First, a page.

Let’s take a look!
Step 1: Create a Spreadsheet With All Post URLs
Efficiently manage your blog post URLs by creating a spreadsheet. Include the following columns:
- Added to Rank Tracker
This should become a standard operating procedure for your SEO operations.
In the end, it should look something like this:
Adding these columns will help you keep everything nice and tidy and give you a bird’s eye view of your entire content strategy – as well as which content most needs refreshing.
Save yourself some time by making a copy of my template here.
Step 2: Rate Every Blog Post
Now that you’ve got all your URLs listed on your spreadsheet above, rate each blog post on a scale of 1-4 to assess its SEO value and relevance to your target audience.
Here’s what each level means:
- Little SEO value and low relevance to your intended customer
- Some SEO value but low relevance
- Relevant to your topic and your intended customer
- Customers search for this topic when they’re ready to make a purchase
Populate the “Priority” column in your spreadsheet with these ratings.
Step 3: Add URLs and Keywords to a Rank Tracker
To monitor the success of your blog posts, add their URLs and target keywords to a rank tracker.
Our recommendation is ProRankTracker. It’s got the most accurate ranking data, daily ranking updates, and 20+ reports and notifications. Plus, out of the many other rank trackers, ProRankTracker is the highest value for the money.
Keep your spreadsheet current by marking the posts added to the rank tracker in the “Added to Rank Tracker” column.
Step 4: Tag URLs With Your Rating From Step 2
Tagging your URLs with their respective ratings in your rank tracker will help you stay organized and identify your most important posts without jumping back and forth between your spreadsheet and your rank tracker.
In ProRankTracker, you can easily add a tag in the Tags column on the left-hand toolbar. Notice in the photo below that we’ve got tags for priority levels 1-4, and each tag is also assigned a color for easy recognition.
As you add tags to your URLs in ProRankTracker, update the “Added to Rank Tracker?” column in your spreadsheet to “Tagged” for those posts that have been appropriately labeled.
Step 5: Filter Through Your Posts to Find Revamp Opportunities
Filter through your posts to identify those that could benefit from a revamp.
Here’s what I recommend looking for when deciding what needs a revamp:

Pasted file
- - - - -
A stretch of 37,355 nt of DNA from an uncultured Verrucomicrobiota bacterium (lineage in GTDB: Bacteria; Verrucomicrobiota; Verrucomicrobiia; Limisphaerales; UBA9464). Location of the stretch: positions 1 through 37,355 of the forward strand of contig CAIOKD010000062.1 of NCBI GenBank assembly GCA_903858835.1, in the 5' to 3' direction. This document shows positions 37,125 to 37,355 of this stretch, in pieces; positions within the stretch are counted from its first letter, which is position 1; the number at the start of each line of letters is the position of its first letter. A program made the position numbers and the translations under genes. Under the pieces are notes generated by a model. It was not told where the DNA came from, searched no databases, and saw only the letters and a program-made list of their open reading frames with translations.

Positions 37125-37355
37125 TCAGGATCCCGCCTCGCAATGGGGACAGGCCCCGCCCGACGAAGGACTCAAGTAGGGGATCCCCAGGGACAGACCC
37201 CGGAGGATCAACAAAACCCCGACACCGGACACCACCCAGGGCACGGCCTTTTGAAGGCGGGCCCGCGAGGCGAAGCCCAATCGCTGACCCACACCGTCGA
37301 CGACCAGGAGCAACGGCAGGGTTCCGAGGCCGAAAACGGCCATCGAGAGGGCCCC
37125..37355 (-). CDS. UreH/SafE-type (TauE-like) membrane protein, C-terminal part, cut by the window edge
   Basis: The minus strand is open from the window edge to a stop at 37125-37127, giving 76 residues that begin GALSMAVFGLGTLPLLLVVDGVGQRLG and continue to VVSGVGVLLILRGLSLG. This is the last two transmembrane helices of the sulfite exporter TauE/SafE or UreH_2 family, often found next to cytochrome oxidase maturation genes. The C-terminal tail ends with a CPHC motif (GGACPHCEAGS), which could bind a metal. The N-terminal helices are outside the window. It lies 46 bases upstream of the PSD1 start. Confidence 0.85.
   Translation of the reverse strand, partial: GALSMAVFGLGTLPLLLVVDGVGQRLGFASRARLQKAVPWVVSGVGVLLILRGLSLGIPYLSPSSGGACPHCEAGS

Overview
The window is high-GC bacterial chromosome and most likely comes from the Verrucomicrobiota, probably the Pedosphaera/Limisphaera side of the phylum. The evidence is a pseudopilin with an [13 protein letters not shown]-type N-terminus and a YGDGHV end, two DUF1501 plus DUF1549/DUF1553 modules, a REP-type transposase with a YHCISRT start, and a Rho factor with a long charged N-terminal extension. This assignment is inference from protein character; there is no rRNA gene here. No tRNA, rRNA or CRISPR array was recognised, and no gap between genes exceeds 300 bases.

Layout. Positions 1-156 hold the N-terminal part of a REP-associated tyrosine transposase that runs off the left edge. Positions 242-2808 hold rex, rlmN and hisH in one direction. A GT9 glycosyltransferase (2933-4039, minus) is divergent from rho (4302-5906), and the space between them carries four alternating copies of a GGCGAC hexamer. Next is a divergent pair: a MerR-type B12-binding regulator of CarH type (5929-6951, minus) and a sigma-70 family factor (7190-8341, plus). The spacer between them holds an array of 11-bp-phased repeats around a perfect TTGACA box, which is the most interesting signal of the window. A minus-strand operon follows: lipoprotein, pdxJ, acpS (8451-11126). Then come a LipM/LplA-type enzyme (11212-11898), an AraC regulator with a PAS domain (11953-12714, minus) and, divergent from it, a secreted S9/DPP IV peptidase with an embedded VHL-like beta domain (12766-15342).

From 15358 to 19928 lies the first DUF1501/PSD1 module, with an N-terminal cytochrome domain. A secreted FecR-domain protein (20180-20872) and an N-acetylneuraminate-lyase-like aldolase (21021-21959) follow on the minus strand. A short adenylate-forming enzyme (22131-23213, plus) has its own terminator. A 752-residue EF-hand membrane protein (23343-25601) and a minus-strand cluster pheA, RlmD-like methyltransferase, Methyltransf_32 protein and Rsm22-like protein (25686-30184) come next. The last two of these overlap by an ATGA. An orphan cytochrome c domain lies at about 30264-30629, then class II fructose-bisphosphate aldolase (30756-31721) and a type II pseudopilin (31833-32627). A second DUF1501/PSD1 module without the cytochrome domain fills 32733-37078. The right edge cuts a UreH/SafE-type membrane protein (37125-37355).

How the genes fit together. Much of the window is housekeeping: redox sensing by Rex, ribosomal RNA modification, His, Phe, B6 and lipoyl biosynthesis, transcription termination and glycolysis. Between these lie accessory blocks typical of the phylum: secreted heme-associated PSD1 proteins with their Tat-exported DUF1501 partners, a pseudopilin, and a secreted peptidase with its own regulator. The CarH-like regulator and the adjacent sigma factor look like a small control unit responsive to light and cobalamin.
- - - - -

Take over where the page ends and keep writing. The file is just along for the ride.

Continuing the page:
- Look for posts assigned a high-priority rating.
- Posts should be older than 6 months old before you consider doing a revamp.
- Start with posts ranking 5-10.
- Move on to posts ranking 10+.
If you choose to refresh a post ranking higher than 5th, your changes should be minimal – just enough to refresh the information and focus it on your target audience.
Step 6: Add URLs to Your Revamp List
Finally, create a list of blog posts that require a refresh, prioritizing those with higher ratings.
Start with the posts rated as a 4, then work your way down the list to the 3s, 2s, and 1s. This ensures that your efforts are focused on the most impactful content first.
Now that you’ve got a complete list of articles that are ready for a revamp, it’s time to update them! The following section will show you how to do just that.
How to Effectively Revamp Your Old Blog Posts
Should your revamp be a full rework of the entire article? Should you just update keywords? Or should you just slap some new graphics on it and call it a day?
These are essential questions about revamps. Fortunately, there’s a tried-and-true process you can go through to ensure you get a quality refresh every single time.
In this section, we’ll give you 4 steps to determine exactly what needs to be refreshed in an old blog post. Then, before we conclude this article, we’ll give you a revamp checklist to help you refresh your old content like a pro.
Step 1: Determine Your Target Keywords
Before you can effectively refresh a blog post, you need to know the main keyword for that post.
Knowing the main keyword will help you optimize the post for search intent and track its rankings.